The Troy City Council failed to give President Rodney Wiltshire the authority to issue subpoenas because it only got five votes.
The ordinance was introduced Thursday, and as such needs a two-thirds majority to pass. But, Councilwoman Anastasia Robertson, D-District 2, was out of town and Councilmembers Lynne Kopka, D-At-Large, Erin Sullivan-Teta, D-At Large and Gary Galuski, D-District 6, voted no leaving the majority with just five votes.
If the ordinance was allowed to sit for seven days, it would only have needed five votes to pass. But, since it was introduced the same night as the special meeting called for just that purpose, according to the Charter, it needed six votes.
It did pass the Finance Committee meeting held prior to the special meeting by the same vote of 5-3, as did an amendment setting a Sept. 11 date for when the subpoenas had to be issued.
But at the special meeting, after it was declared passed by Wiltshire, Kopka pointed to a section of the charter that outlines the process for introducing and passing ordinances. Nobody, including the Democrats attorney, Joe Liccardi, had any choice but to agree with her since it is in black and white.
The five who voted in favor were Wiltshire and Councilmembers Jim Gordon, R-District 1, Dean Bodnar, R-District 3, Bob Doherty, D-District 4 and Ken Zalewski, D-District 5.
Sources close to the Wiltshire camp say the plan was to subpoena Mayor Lou Rosamilia, Deputy Mayor Pete Ryan and Corporation Counsel Ian Silverman in the Council’s ongoing probe or two controversial demolition projects and the administration’s oversight of the Code Department.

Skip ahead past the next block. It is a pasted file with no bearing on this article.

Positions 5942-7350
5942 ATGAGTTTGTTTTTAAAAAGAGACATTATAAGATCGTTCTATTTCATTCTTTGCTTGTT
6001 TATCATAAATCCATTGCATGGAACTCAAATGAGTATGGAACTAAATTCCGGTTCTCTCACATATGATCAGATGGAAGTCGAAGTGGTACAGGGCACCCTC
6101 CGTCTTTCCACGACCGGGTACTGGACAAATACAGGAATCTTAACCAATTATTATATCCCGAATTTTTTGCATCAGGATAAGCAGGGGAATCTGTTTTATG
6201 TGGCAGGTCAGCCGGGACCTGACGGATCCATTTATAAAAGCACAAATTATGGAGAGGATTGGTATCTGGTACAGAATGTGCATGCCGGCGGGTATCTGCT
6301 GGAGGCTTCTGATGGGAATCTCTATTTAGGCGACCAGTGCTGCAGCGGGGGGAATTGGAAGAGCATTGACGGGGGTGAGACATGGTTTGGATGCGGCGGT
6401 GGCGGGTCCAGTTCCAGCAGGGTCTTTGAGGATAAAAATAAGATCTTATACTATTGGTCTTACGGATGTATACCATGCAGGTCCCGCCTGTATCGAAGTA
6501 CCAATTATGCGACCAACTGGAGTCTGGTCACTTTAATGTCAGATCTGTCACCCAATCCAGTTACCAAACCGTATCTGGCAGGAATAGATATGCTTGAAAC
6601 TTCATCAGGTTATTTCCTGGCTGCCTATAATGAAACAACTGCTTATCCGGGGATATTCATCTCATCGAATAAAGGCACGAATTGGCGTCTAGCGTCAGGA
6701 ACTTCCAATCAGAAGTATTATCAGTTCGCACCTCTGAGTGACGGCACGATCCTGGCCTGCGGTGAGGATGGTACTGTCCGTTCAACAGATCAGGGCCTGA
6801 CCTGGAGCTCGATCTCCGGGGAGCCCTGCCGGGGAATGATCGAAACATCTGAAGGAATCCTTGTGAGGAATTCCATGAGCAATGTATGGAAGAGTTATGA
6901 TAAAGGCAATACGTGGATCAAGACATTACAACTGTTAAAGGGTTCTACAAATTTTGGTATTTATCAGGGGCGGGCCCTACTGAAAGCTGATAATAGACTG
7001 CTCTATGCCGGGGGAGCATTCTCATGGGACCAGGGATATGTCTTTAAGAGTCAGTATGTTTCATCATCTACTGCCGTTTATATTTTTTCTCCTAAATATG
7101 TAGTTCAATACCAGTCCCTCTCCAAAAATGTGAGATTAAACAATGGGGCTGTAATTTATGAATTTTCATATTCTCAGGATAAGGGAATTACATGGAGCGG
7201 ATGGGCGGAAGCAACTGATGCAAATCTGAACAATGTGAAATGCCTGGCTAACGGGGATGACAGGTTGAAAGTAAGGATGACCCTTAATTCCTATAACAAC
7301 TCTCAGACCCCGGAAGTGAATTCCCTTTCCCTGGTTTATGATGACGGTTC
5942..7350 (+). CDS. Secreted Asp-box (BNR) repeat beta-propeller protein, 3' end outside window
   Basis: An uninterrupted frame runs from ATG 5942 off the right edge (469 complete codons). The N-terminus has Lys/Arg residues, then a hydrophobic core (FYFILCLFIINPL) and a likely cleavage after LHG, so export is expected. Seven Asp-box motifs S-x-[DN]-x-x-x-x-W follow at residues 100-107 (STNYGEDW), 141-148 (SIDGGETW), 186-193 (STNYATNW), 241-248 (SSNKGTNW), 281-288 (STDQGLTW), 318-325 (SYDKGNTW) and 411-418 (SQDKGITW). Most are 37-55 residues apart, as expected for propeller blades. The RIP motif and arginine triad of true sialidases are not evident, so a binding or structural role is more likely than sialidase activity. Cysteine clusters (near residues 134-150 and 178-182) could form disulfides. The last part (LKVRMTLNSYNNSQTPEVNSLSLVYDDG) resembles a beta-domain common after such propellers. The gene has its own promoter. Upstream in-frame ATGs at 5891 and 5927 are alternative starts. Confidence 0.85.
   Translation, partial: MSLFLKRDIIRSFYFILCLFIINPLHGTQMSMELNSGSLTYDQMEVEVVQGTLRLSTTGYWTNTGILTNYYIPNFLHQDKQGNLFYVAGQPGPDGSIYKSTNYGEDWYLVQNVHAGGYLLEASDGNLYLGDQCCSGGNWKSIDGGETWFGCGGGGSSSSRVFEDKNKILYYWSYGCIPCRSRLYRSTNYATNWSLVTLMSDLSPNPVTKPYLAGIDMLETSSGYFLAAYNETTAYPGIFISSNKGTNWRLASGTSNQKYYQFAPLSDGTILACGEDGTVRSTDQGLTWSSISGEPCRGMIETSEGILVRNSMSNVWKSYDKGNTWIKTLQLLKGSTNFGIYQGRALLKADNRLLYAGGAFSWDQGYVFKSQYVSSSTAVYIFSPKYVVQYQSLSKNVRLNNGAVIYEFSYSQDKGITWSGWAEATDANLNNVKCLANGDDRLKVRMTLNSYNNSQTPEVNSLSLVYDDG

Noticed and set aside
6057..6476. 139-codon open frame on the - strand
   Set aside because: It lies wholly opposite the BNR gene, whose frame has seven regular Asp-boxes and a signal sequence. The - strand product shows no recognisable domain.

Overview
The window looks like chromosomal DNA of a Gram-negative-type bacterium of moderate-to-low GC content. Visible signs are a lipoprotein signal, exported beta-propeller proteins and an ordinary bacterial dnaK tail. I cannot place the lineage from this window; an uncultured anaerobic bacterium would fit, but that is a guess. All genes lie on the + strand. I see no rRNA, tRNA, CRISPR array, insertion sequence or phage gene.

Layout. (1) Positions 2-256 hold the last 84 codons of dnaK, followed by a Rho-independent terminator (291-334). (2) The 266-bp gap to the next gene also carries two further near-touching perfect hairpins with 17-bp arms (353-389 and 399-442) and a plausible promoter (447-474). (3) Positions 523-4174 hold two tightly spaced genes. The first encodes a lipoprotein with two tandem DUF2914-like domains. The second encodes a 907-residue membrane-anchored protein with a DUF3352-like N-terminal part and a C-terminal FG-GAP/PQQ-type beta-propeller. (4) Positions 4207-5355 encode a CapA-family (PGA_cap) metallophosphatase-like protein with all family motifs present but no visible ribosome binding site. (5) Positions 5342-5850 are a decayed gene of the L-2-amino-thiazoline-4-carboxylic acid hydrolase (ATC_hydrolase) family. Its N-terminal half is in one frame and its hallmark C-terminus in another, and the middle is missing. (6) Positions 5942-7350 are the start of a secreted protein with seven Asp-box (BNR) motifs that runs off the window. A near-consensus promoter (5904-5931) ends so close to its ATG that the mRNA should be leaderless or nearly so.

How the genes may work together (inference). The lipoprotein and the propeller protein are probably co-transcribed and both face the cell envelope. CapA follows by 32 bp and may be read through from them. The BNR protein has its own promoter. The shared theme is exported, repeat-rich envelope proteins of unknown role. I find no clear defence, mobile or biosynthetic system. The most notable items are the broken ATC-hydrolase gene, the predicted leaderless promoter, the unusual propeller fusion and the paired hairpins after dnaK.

While Rosamilia did strike a deal with Wiltshire, and agreed to have members of his administration testify without subpoenas, he fell short of saying he would testify. The mayor is duly elected, and does represent a separate and distinct branch of government so whether or not the Council has the authority to compel him to testify is not clear.
Silverman is running in a three-way Democratic primary for two seats on the City Court bench. And many feel the timing of Wiltshire’s decision to re-start the hearings after more than a month of dormancy is to embarrass him before he faces incumbent Judge Chris Maier and attorney Keith Gorman.
The Council previously heard testimony from Fire Chief Tom Garrett, who ordered the buildings on King Street demolished by emergency decree while City Engineer Russ Reeves was on vacation. Reeves, who has since resigned, also testified as did Planning Commissioner Bill Dunne. Others, either employed by the city or who have or had a stake in the projects, also gave sworn testimony.
The FBI, the federal Environmental Protection Agency and the state Department of Environmental Conservation and Health Department are also looking into the King Street demolition as well as one at the King Fuels site.
Code Enforcement came under the gun after 51 Third St. was shuttered for lack of a Certificate of Occupancy. The building, which was occupied for about a decade, was being used as a staging ground for people planning to march in protest of alleged police brutality at Kokopellis night club.
It’s unclear what Wiltshire will do. As it stands the earliest he could call another meeting is a week from Thursday, but Robertson is due back from vacation early next week so he could call another special meeting provided he gives each Council member 24 hours notice.